While in St. Louis for the 2012 NRA Convention, we located Top Shot Season 4 runner-up Greg Littlejohn. Greg was nice enough to take a few minutes to talk about a variety of things. With all that happens here at the NRA, a majority of the material from that meeting has been sitting in the to-do pile. No more.
St. Louis, Missouri -
"The show was a chance to reach out to the public and jump in to the professional (shooting market)."
That's how Gregory Littlejohn viewed his time on History Channel's Top Shot. Coming in second to California's Chris Cheng, Littlejohn's persona on the show at times appeared aloof before turning into the hard nosed competitor who withstood three elimination challenges. While he might not be all that happy with his public perception, he has found a silver lining in the exposure.
"I'm sure there's a hundred people in this convention hall that could outshoot me in a variety of firearms," said Littlejohn. "But I was lucky enough to get appear on Top Shot. So even if I'm not the best shooter in the world, there are opportunities now available that were unavailable before."
That's when Angela Barrett walked into the picture. Daughter of Barrett Firearms' legend Ronnie Barrett, Angela handles a good deal of the company's marketing effort. She was there to talk to Greg about possible sponsorship opportunities. Talk about timing.
"I am good, and with training I'll be better, but you can't become a world class marksman with out a little help," explained Littlejohn. "It's expensive. Because of the show, I'm able to reach out to manufacturers and firearm trainers like Mike Hughes from Season 3 who are at the top of the field. That's the benefit."
His reasoning rang true. Finding the time and money to develop your skills in a majority of the shooting sports can be daunting. The question is are you able to do it on your own or will you be restricted to a limited training regiment. Natural ability can take you so far. Eventually you need time behind the trigger of a quality gun.
Some join the military, some struggle along and some find sponsors to support their passion.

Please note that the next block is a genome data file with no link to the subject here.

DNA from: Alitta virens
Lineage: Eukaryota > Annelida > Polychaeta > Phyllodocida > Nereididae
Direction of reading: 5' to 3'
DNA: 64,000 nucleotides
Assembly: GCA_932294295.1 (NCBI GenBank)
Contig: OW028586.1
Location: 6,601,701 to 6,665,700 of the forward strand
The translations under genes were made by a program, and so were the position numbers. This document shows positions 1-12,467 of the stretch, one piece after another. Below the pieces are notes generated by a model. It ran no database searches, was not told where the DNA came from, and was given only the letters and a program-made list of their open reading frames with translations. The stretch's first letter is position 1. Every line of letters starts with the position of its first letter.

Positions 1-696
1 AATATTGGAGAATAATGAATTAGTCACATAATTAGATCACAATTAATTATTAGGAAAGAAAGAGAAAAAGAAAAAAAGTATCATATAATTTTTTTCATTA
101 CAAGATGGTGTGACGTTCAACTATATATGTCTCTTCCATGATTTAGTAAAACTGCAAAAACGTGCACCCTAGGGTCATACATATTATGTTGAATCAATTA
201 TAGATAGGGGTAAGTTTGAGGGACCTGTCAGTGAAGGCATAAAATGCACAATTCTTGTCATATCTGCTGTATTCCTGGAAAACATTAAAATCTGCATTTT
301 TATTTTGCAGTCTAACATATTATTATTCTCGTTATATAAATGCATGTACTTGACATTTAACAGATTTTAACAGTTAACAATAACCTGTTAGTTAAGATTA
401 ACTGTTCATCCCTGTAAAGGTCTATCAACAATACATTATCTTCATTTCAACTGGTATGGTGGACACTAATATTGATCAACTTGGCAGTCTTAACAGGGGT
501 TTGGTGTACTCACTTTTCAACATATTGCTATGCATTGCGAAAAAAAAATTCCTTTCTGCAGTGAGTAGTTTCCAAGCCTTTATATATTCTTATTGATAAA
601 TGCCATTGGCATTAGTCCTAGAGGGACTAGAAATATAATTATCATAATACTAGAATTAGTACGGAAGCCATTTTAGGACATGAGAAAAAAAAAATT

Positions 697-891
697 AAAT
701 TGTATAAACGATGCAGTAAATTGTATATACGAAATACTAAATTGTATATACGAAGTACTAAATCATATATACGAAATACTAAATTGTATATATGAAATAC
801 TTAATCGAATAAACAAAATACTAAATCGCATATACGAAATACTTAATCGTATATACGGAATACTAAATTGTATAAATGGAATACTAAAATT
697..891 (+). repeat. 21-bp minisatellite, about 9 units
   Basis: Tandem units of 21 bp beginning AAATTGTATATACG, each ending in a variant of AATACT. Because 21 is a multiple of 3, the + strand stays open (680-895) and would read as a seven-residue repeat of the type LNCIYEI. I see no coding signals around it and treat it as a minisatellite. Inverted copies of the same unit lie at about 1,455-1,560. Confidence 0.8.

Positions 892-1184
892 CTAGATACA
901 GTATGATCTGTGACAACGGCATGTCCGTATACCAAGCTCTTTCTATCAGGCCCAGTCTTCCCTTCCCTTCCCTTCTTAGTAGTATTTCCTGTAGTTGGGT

Finding the real Gregory Littlejohn
Top Shot runner-up Greg Littlejohn shakes the hand of a young fan at the NRA Convention
Finding Littlejohn amongst the sea of thousands attending the Annual Meeting was tricky enough. The ultimate challenge, however, proved to be interviewing him as fans huddled round for pictures, autographs and time with the Top Shot contender. A few were quick to make their own introductions, but most stayed off in the shadows. Not sure if an interruption would be welcomed. It was.
"I understand," Littlejohn mused. "I came off wrong on the show. Unapproachable. But that wasn't me … it was the editing."
That's when we hit the bandana incident.
After a successful elimination challenge, Littlejohn presented his conquered foe with a bandana — wrapping it around his opponents wrist. One spectator called it a friendship bandana … a term that is unappreciated at best.
"It was a gesture, it wasn't a friendship bracelet," explained Littlejohn. "It came off wrong because of the editing.
"It's just like the crying. That lasted a couple of seconds in real life but it felt like an hour on the show. And when Frank went out, I shook his head and told him to keep shooting … they left that part out. So if you watch the show, and you think you know what's happening, then think again. There's a lot more to the people pulling the trigger that ends up on the cutting room floor."